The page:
In comparison there has been a lot more activity in the data warehousing space with regards to cloud computing. On the one hand there data warehousing players are later to the cloud, but in another they are more advanced, and for a couple of reasons I believe data warehousing is better suited to cloud deployments than the general purpose database.
For one thing most analytical databases are better suited to deployment in the cloud thanks to their massively parallel architectures being a better fit for clustered and virtualized cloud environments.
And for another, (some) analytics applications are perhaps better suited to cloud environments since they require large amounts of data to be stored for long periods but processed infrequently.
We have therefore seen more progress from analytical than transactional database vendors this year with regards to cloud computing. Vertica Systems launched its Vertica Analytic Database for the Cloud on EC2 in May 2008 (and is wotking on cloud computing services from Sun and Rackspace), while Aster Data followed suit with the launch of Aster nCluster Cloud Edition for Amazon and AppNexus in February this year, while February also saw Netezza partner with AppNexus on a data warehouse cloud service. The likes of Teradata and illuminate are also thinking about, if not talking about, cloud deployments.
To be clear the early interest in cloud-based data warehousing appears to be in development and test rather than mission critical analytics applications, although there are early adopters and ShareThis, the online information-sharing service, is up and running on Amazon Web Services’ EC2 with Aster Data, while search marketing firm Didit is running nCluster Cloud Edition on AppNexus’ PrivateScale, and Sonian is using the Vertica Analytic Database for the Cloud on EC2.
Greenplum today launched its take on data warehousing in the cloud, focusing its attention initially on private cloud deployments with its Enterprise Data Cloud initiative and plans to deliver “a new vision for bringing the power of self-service to data warehousing and analytics”.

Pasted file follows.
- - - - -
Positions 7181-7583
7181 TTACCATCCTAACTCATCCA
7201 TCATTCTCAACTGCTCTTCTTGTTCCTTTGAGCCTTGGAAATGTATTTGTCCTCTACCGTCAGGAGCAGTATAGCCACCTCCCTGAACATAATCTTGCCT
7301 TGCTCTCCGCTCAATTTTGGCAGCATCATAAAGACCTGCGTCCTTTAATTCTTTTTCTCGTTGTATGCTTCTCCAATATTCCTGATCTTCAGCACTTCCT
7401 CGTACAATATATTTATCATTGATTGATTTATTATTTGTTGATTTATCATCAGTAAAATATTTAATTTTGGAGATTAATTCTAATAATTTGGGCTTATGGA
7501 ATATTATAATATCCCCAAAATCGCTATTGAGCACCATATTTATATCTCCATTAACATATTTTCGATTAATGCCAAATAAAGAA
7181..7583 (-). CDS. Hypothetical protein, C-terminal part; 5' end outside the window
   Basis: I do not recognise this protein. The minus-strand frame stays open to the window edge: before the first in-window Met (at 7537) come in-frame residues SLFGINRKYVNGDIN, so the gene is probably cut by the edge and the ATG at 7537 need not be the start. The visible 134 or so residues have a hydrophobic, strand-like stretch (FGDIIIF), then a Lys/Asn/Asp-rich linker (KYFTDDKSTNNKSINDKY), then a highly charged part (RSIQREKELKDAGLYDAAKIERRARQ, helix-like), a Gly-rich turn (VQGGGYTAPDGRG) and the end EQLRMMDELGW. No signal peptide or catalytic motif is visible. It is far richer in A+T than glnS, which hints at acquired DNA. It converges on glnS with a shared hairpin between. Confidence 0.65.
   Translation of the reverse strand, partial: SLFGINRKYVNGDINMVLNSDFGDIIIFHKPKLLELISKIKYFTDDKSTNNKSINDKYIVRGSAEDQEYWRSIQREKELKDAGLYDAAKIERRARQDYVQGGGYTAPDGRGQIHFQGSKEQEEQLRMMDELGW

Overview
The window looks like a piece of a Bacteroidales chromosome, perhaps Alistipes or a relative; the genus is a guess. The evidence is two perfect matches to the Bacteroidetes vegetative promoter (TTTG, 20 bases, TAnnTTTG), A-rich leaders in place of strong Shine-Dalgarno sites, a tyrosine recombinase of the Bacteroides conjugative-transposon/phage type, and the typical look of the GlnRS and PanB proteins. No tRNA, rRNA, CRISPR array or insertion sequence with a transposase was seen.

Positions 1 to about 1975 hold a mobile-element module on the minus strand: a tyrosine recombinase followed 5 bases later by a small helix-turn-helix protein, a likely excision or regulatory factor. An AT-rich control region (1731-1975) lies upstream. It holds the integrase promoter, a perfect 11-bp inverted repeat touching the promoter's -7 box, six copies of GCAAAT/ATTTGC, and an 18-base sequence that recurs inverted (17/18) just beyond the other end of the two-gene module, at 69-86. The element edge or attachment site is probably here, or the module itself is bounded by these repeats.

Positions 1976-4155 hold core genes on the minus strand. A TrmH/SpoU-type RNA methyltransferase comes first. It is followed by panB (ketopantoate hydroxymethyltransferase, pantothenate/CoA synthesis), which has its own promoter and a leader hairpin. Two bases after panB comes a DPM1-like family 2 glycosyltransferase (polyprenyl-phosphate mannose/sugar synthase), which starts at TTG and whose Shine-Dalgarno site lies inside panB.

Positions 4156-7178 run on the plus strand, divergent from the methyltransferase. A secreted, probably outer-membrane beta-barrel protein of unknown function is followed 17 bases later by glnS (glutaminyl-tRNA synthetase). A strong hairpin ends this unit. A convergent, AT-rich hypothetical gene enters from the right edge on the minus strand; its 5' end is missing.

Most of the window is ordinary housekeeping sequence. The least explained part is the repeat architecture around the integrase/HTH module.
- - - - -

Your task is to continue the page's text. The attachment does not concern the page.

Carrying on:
That may sound a bit woolly (and we do see the EDC as the first step towards private cloud deployments) but the plan to enable the Greenplum Database to act as a flexible pool of warehoused data from which business users will be able to provision data marts makes sense as enterprises look to replicate the potential benefits of cloud computing in their datacenters.
Functionality including self-service provisioning and elastic scalability are still to come but version 3.3 does include online data-warehouse expansion capabilities and is available now. Greenplum also notes that it has customers using the Greenplum Database in private cloud environments, including Fox Interactive Media’s MySpace, Zions Bancorporation and Future Group.
The initiative will also focus on agile development methodologies and an ecosystem of partners, and while we were somewhat surprised by the lack of virtualization and cloud provisioning vendors involved in today’s announcement, we are told they are in the works.
In the meantime we are confident that Greenplum’s won’t be the last announcement from a data management focused on enabling private cloud computing deployments. While much of the initial focus around cloud-based data management was naturally focused on the likes of SimpleDB the ability to deliver flexible access to, and processing of, enterprise data is more likely to be taking place behind the firewall while users consider what data and which applications are suitable for the public cloud.
Also worth mentioning while we’re on the subject in RainStor, the new cloud archive service recently launched by Clearpace Software, which enable users to retire data from legacy applications to Amazon S3 while ensuring that the data is available for querying on an ad hoc basis using EC2. Its an idea that resonates thanks to compliance-driven requirements for long-term data storage, combined with the cost of storing and accessing that data.
451 Group subscribers should stay tuned for our formal take on RainStor, which should be published any day now, while I think it’s probably fair to say you can expect more of this discussion at this year’s client event.